When it comes to most things, you get what you pay for. Paying more for a ticket to a baseball game means you will have better seats. Patronizing an expensive restaurant results in higher quality food. But when it comes to healthcare – a matter of life and death for every man, woman and child in this country – it’s backwards.
According to a 2012 report by the Organization for Economic Co-operation and Development (OECD), the United States spends some 17.6 percent of its GDP on healthcare – far more than any other OECD country – but does not see quality increases commensurate with its spending. While the U.S. has 2.4 practicing physicians per 1,000 people, the OECD average is 3.1. Most OECD countries have an average of 3.4 beds, but the U.S. has only 2.6 for every 1,000 people.
Congress has spent so much time squabbling over who should be paying for healthcare that it has failed to ask the most pertinent question – why do we pay so much?
This month, the Center for Medicare and Medicaid Services (CMS) released inaugural data detailing the prices hospitals charge for common procedures, which revealed a wide range of price fluctuations between different hospitals, with no real method to the madness.
Case in point – the country’s most expensive hospital is located in Bayonne, NJ, where it costs nearly $100,000 to treat a case of chronic lung disease – five times as much as what most others hospitals charge for the same procedure.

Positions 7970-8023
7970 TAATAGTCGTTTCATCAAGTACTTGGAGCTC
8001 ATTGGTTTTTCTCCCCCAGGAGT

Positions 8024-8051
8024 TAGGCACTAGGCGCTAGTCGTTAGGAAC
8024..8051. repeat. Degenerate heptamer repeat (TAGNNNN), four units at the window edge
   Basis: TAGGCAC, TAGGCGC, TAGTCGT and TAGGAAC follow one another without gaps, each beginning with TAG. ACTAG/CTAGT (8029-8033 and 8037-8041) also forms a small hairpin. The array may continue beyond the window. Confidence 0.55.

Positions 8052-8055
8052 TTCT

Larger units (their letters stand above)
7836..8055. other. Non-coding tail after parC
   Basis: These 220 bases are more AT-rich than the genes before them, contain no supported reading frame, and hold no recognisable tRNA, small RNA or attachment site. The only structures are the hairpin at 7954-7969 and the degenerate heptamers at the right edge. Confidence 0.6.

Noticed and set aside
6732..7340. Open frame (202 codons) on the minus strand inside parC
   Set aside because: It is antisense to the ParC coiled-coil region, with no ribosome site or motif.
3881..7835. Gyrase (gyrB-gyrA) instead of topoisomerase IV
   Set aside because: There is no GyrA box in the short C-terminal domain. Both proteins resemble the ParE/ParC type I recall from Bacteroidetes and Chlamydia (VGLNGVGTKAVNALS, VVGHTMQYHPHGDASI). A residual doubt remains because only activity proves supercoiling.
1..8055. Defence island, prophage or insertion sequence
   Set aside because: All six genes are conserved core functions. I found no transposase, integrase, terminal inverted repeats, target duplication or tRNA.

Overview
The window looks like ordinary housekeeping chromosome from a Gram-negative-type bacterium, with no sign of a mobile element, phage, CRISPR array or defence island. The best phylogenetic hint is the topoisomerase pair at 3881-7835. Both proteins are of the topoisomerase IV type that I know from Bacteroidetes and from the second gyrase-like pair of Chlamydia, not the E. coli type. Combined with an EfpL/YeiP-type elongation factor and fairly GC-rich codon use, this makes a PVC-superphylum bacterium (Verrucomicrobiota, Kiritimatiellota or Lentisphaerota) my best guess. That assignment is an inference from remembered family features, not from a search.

In March, TIME journalist Steven Brill’s investigative piece, Bitter Pill: Why Medical Bills Are Killing Us, explored the insanity of America’s healthcare system, evaluating hospital bills to determine why hospitals charge what they charge. What Brill found was that hospitals were charging outrageous prices for everyday items – $1.50 for a generic version of a Tylenol pill, which you can buy 100 of on Amazon for $1.49 as well as overpriced gauze pads, hospital gowns and more. Even with the more complicated stuff, hospitals were still charging well beyond what they would need to make even a reasonable profit from the treatment.
Brill’s culprit? The chargemaster – a massive computer file that lists every product and service the hospital offers and how much it costs. These are the frightening “list” prices that uninsured patients see on their bills. When Brill asked hospital administrators why chargemasters listed such preposterous prices, they could only tell him, “It’s complicated.”
What is not complicated is the profit these “nonprofit” hospitals are making. Billions. Hospital CEOs (yes, hospitals have them), take home salaries on par with any Wall Street executive – well into the six-figure range and often beyond.
In 2013, the U.S. will spend as much as $2.8 trillion on healthcare, which is $750 billion more than the country would if it spent the same per capita as other developed nations. The country’s Medicare and Medicaid insurance programs will cover some $800 billion of the price tag and the other $2 trillion will be picked up by private health-insurance companies and individuals who have no insurance or who will pay part of the bills covered by their insurance.
Besides destroying the personal finances (if not, lives) of millions of Americans, these exorbitant costs put U.S. firms at a disadvantage on the international stage as they are forced to pay for employees’ health insurance.
While the Affordable Care Act, better known as Obamacare, has introduced many good reforms such as preventing insurance companies from denying people coverage due to pre-existing conditions, the bill was ultimately bought and paid for by the Pharma/Healthcare/HMO lobby. Between 1998 and 2012, the lobby spent some $5.3 billion – more than even the defense lobby – to influence Congress and purchase votes.